It’s not every day I get to host an expert of Corey Smith’s caliber. His specialties vary from strategic marketing and business, web marketing and design, creative problem solving, to being a renowned author and speaker. Need help with these? Connect with Corey through his Linkedin or his agency Tribute Media.
If you want people in your industry to consider you a thought leader, you need a distinct personal brand. If you want to be successful in business, you need a strong company brand.
So what if you want both? Do you have to put in double the effort?
Download Branding Resources Guide
Building a brand starts by having the right tools and advice. Download our top 10 essential tools and resources to kick-start your branding.
When you find ways to tie your personal brand into your company brand, a single effort can often do double duty.
Before I share my story of how I did just that, it’s worth mentioning that I’m pretty well-known for my stories. When my employees see me going into “story mode,” I get teased about needing a rocking chair and pipe or how they should all sit cross-legged in the story circle. So I guess you could say that “Story Corey” is part of my brand.
Bonus Material: See This How To Guide for Creating Your Personal Brand in 2017
Jumping on the Brand-Wagon
As I was building my home in 2007, I observed that the only requirement to be a contractor was to own a pickup truck and a dog. Later that year, as I was starting Tribute Media, I noted something similar about internet-related business. Generally, if you had a laptop and lost your job, your next move was to start some kind of web company–usually as a “social media guru.”
I’m not passing judgment. I was one of those people. I just didn’t call myself a guru.
As a small business owner building my company’s brand in the relatively small Boise, Idaho area, I was connecting with other local business owners through networking and working out of shared startup spaces. To pay my growing success forward, I started helping my fellow entrepreneurs by doing speaking engagements, volunteering my time and leading events like Startup Weekend. As I created awareness about Tribute Media, the brand of “Corey Smith: Entrepreneur” started taking on an identity of its own.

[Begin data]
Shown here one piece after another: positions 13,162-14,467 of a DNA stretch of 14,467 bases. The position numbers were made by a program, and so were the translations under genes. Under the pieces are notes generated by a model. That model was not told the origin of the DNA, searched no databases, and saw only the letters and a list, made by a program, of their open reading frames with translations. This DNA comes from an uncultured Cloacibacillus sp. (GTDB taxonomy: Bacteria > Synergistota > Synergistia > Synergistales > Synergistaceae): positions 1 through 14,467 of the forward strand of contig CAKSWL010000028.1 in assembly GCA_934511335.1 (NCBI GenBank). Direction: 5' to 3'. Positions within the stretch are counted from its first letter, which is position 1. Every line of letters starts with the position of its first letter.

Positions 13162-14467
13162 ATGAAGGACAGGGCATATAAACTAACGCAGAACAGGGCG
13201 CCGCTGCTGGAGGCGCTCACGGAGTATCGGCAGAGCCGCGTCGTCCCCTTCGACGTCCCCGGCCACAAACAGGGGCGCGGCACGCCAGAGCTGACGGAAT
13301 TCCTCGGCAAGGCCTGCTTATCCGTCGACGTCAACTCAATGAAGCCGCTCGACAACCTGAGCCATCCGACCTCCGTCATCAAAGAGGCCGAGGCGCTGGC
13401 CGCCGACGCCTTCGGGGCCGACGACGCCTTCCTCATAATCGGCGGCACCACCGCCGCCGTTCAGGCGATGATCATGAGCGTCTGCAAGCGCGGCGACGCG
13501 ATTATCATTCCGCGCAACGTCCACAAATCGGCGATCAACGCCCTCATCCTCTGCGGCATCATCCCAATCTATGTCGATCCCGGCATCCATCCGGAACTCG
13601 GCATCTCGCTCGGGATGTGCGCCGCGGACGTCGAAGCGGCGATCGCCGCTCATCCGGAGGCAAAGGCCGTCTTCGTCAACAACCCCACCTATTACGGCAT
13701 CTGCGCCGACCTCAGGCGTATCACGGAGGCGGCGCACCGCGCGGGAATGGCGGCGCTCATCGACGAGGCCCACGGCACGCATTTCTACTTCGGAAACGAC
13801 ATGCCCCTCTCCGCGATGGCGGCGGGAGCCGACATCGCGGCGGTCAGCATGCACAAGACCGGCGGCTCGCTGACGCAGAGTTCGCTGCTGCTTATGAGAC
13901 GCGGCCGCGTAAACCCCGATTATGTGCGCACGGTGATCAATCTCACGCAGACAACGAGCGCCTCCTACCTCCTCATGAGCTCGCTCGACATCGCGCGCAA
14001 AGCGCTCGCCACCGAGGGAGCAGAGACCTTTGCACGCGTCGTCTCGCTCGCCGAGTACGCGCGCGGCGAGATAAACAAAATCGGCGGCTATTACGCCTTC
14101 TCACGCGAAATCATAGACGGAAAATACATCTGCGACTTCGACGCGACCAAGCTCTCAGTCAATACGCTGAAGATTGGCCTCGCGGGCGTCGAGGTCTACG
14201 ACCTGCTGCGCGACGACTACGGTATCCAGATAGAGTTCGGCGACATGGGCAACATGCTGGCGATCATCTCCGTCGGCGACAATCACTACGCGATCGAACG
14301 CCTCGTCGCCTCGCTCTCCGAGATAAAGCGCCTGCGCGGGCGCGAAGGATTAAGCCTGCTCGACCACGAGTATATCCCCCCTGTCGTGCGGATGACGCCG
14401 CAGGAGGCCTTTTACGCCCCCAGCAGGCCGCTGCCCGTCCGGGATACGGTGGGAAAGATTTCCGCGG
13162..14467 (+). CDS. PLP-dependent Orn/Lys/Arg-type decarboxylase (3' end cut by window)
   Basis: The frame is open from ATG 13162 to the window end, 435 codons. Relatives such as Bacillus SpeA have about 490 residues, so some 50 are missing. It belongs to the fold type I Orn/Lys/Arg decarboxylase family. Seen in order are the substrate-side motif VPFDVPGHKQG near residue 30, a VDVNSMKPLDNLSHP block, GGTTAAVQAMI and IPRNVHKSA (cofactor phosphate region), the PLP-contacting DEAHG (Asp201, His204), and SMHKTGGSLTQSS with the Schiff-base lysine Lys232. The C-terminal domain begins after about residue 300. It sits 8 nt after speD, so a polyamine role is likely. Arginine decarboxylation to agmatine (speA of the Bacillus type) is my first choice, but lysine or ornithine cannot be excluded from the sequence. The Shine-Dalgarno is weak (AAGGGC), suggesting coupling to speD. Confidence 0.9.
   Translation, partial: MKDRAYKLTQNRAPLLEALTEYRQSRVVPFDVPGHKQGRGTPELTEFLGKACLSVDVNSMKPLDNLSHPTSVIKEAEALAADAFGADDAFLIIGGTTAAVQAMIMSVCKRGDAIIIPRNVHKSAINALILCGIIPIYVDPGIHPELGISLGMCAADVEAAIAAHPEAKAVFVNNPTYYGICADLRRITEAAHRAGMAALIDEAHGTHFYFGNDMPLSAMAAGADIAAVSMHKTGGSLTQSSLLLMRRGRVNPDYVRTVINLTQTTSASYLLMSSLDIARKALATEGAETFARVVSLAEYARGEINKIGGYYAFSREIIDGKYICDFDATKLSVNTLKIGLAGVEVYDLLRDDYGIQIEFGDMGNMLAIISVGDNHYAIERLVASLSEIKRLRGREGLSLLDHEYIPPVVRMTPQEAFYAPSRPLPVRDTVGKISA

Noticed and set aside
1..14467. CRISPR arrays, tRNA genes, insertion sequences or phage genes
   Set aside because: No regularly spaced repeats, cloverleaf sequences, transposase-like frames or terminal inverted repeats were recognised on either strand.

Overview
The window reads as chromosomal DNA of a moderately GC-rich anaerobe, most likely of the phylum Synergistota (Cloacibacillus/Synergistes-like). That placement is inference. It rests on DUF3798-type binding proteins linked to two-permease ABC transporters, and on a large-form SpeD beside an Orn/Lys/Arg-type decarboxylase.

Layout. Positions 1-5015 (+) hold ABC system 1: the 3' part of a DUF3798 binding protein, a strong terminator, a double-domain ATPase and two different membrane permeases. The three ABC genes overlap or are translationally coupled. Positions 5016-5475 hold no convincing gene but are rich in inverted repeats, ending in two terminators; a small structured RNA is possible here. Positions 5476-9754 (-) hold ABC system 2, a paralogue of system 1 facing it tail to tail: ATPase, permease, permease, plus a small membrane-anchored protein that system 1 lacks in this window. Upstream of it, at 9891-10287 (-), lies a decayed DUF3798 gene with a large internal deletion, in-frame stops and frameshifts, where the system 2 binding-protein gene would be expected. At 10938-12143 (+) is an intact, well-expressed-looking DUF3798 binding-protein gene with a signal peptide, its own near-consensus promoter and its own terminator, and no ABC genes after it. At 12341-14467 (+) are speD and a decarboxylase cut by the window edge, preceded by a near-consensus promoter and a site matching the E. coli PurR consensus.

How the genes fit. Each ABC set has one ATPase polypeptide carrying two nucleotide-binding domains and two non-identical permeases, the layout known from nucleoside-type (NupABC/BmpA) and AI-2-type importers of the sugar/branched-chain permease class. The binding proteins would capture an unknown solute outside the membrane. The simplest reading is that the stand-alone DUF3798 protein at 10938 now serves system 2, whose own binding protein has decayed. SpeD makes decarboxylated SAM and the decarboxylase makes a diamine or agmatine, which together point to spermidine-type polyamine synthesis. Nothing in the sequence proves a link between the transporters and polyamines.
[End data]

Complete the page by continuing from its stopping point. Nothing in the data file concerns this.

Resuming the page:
Then in 2011, I published a book. It was geared toward people like me: founders, CEOs, company leaders. The idea was to share with them the fundamentals that I taught my web development and web marketing clients. I sold it on Amazon and offered it as a gift to clients as well as guests at events where I was speaking.
In late 2016, while wearing my Tribute Media owner hat, I was working with my marketing team to brainstorm ideas for content we could offer on Tribute Media’s website. We knew we needed to provide something unique and valuable to get the right types of leads coming into the website (i.e. decision makers like owners and CEOs). With this in mind, I decided to start giving away my book. After all, people looking to us for direction on web marketing needed to first understand the fundamentals of web strategy anyway.
Because I wanted readers to learn how to *think* about things rather than how to *do* anything, the fundamentals I teach in the book haven’t changed in the six years since it was published. I can’t imagine them changing anytime soon either–after all, the first story in the book comes from 1911. Talk about evergreen content.
Once we started offering the book for free on our site, we were able to repurpose a lot of the content from the book to drive traffic to the landing page where people could claim their free copy. This content included:
* Graphics for social media
* Blog posts that used individual stories and examples from the book
* Key takeaways and quotes for short social media posts
* Tips for people who subscribe to our Tuesday Tips emails
Much of the book’s content came from my personal experiences and stories I told to illustrate the points in my presentations. By posting content on Tribute Media’s website and social platforms that was similar to what I was using to represent my personal brand, I could create a stronger connection between the two. The Tribute Media brand gained additional credibility when people saw a strong personal brand behind the company. And people who saw “Corey Smith” on conference and workshop agendas could see a successful company brand that proved my credibility as a speaker and adviser.
To date, Tribute Media has given away almost 200 copies of a book that began as a tool to build my personal brand. When someone receives a copy of the book, my team follows up with them. We point them to additional Tribute Media content that we think would interest them based on what we know about the “buyer persona” of a company owner, CEO or visionary.
Today, whether someone encounters Corey Smith or Tribute Media first, each brand lends credibility to the other. This lets me concentrate on finding other activities that will grow both brands.
If you’d like to learn more or see this process at work, you can get your own copy of “Do it Right: A C.E.O.’s Guide to Web Strategy”.